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Stakeholder Engagement

Paladin considers its stakeholders [5] to include both those who have the potential to be impacted by and those that could impact on a project. As such, and reflective of the diverse range of environments and communities where Paladin operates or has interests, the Company has a broad range of stakeholders, including the following:

  • Community members and groups
  • Non-Government Organisations, Environmental Groups and Civil Society Organisations
  • Government Ministers and Departments in host countries
  • Indigenous organisations and representatives
  • Employees and their representative organisations
  • Paladin shareholders and employees
  • Industry Groups

Paladin regularly consults and engages with its stakeholders, recognising the importance of listening to and understanding the issues raised by them so that the Company can respond effectively. Stakeholder consultation is undertaken through formal and structured meetings as well as through informal and ad hoc communication. Both LHM and KM have established and maintain stakeholder registers that were initially developed during the Environmental Impact Assessment (EIA) processes conducted for both operations. The registers are reviewed and updated on a regular basis.

Table 1 presents the number of formal stakeholder meetings that LHUPL (LHM) and PAL (KM) held during the reporting period. In addition, numerous ad hoc meetings are held between Paladin personnel and various stakeholders that are informal in nature and, hence, not captured in Table 1 below. Consultation is discussed in relevant sections of this Report, such as in the Local Communities section.

Table 1: Frequency of Formal [6] Stakeholder Meetings by Stakeholder Group

Stakeholder Group



  2015/2016 2014/2015 2015/2016 2014/2015
Community 0 1 4 18
Environmental Forum/Groups 4 2[7] 2 0
Civil Society Organisations 6 0 0 6
Government 6 7 7 18
Employees 14 52 0 3
Other 0 36[8] 0 -


  98 13 45



The discussion with the community stakeholder group at LHM related to the identification of potential community projects, resulting in two projects proposed to be implemented. Employee consultation during the reporting period was mostly related to the Recognition and Procedural Agreement (RPA). The RPA details the partnership between LHUPL and The Mineworkers Union of Namibia (MUN) and sets out the standards by which the two parties will deal with all relevant matters pertaining to employee concerns. MUN and LHUPL liaised on the RPA concluding with both parties agreeing in principle to the Agreement, which was signed in July 2016. Government discussion and liaison during the reporting period focused on the skills shortage and potential short term solutions to address the current skills shortage in the region.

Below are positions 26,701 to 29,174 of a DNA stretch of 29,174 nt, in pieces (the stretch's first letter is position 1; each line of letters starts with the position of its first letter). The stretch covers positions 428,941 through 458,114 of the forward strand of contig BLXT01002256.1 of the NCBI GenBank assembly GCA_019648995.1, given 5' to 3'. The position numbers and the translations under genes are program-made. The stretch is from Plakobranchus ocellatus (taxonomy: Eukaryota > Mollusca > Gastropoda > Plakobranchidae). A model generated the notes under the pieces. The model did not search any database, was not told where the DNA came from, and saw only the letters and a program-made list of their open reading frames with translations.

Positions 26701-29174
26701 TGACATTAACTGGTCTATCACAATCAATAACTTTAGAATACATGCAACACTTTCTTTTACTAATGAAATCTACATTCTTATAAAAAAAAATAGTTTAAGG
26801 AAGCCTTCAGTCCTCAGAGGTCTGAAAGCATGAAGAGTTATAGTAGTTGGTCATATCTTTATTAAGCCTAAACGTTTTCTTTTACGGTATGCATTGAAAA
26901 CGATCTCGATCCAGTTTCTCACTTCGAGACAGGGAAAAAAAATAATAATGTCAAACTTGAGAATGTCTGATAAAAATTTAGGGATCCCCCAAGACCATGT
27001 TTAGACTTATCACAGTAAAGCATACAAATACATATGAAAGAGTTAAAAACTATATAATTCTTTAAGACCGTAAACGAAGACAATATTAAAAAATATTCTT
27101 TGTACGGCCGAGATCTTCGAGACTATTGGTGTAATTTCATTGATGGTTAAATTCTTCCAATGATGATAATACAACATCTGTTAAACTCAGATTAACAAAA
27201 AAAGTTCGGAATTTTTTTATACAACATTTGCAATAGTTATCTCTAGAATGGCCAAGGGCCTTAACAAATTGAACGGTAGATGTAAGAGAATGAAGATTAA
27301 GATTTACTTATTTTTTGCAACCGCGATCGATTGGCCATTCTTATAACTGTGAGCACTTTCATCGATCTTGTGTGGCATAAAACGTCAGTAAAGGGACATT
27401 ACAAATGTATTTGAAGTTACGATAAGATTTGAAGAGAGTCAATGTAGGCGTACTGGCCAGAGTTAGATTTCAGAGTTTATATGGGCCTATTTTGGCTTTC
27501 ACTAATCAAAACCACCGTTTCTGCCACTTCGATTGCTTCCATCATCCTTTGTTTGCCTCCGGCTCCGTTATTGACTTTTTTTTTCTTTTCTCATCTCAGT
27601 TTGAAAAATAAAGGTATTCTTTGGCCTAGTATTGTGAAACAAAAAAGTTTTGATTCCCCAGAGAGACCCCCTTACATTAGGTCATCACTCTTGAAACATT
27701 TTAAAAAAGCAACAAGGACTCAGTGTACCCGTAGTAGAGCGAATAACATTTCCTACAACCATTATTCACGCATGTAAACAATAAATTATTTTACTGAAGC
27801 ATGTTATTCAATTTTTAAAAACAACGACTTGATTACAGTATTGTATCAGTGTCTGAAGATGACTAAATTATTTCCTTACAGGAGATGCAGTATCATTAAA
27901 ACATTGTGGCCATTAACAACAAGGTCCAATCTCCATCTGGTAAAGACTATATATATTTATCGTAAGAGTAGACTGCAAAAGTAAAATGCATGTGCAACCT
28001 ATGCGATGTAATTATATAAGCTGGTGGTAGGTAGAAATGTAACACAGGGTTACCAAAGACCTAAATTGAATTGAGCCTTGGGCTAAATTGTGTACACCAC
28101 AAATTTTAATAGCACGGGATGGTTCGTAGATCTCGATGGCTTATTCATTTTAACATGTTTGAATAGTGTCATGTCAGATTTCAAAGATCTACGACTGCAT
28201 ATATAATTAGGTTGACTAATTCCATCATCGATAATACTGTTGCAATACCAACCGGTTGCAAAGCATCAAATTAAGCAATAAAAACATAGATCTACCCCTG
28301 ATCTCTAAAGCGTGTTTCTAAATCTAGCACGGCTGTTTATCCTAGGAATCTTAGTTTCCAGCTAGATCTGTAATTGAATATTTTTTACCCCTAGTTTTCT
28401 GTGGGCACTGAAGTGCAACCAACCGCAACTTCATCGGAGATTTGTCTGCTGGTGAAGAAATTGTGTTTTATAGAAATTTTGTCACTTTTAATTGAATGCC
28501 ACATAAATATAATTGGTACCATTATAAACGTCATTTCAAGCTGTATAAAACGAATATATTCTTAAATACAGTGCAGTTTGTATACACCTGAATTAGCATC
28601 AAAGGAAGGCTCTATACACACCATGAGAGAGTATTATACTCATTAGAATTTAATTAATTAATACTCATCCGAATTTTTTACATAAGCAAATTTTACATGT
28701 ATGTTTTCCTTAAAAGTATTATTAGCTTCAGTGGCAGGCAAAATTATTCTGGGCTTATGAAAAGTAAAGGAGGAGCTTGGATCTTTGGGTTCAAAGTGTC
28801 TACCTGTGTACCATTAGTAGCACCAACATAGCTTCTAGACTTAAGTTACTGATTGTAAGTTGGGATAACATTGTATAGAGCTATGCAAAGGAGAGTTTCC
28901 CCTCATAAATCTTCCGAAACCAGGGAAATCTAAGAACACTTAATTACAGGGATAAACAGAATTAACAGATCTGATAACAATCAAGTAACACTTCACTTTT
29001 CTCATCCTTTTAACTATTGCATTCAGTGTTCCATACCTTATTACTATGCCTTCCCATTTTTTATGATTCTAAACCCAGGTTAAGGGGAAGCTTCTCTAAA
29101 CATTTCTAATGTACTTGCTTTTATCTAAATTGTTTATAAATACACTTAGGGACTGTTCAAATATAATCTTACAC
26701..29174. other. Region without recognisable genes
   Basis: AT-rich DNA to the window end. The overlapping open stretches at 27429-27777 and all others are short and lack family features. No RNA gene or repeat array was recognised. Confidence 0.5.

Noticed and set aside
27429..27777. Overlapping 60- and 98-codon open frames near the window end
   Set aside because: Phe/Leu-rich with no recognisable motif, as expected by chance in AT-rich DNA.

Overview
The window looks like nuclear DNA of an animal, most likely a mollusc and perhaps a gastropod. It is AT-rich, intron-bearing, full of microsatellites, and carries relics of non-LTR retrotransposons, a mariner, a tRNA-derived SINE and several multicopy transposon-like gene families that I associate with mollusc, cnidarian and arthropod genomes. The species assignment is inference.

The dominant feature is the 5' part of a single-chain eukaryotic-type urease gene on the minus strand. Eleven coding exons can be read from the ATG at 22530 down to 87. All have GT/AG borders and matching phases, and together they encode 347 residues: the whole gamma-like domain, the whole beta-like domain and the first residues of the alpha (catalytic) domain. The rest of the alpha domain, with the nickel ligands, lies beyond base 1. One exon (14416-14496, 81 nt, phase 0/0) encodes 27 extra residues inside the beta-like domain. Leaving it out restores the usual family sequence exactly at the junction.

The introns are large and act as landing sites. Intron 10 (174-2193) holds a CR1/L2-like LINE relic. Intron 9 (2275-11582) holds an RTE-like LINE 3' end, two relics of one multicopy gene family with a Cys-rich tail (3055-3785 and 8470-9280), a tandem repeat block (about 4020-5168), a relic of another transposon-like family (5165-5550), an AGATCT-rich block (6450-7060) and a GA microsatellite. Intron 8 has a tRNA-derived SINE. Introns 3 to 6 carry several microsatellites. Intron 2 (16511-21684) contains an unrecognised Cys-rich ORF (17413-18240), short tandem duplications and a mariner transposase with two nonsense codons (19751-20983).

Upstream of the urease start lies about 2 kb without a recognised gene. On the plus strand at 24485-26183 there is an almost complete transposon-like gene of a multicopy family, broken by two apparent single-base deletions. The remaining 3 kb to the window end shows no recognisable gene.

Consultation with the local community at KM is formalised by using the District Executive Committee (DEC) stakeholder meetings, which are organised by the Karonga District Commissioner’s Office. The meetings are attended by local representatives of Government Ministries, traditional authorities, Karonga-based non-governmental organisations (NGOs), church organisations and local media. DEC meetings are used by PAL and other organisations as a community information and consultative forum and to answer stakeholder questions or concerns. Four DEC meetings were attended by Paladin personnel during the reporting period and 7 meetings were held with various Government Department personnel.  

Meetings are held on a regular but mostly informal basis with the Kayelekera village leadership, the Karonga District Commissioner, traditional authorities and their advisors, as well as the leadership of Kangome, which is the Karonga main non-governmental organisation. Paladin’s representatives are in regular contact with the District Education Manager, District Health Administrator and the District Ministry of Water and Irrigation. The consultation forums allow open communication between local stakeholders and the company community team representatives in the area. Community consultation during the reporting period included concerns relating to dust in the Kayelekera school area from the truck transporting coal from the nearby coal mine, the proposed water treatment and discharge at the KM, and the construction of the medical clinic in the Kayelekera village.  

The numerous meetings held to discuss and brief various stakeholders were not all captured as formal meetings and therefore not accounted for in Table 1.

[5] Stakeholders are people or institutions that are affected, or may be affected, by the Company’s activities or can affect the activities of the Company.

[6] Numerous ad hoc meetings are held between Paladin personnel and stakeholders that are not necessarily captured as formal meetings, hence the numbers of formal meetings vary somewhat from year to year.

[7] Meetings held with a small group of Swakop farmers

[8] Meetings mainly with key suppliers and contractors in relation to tariffs and contract terms and conditions.

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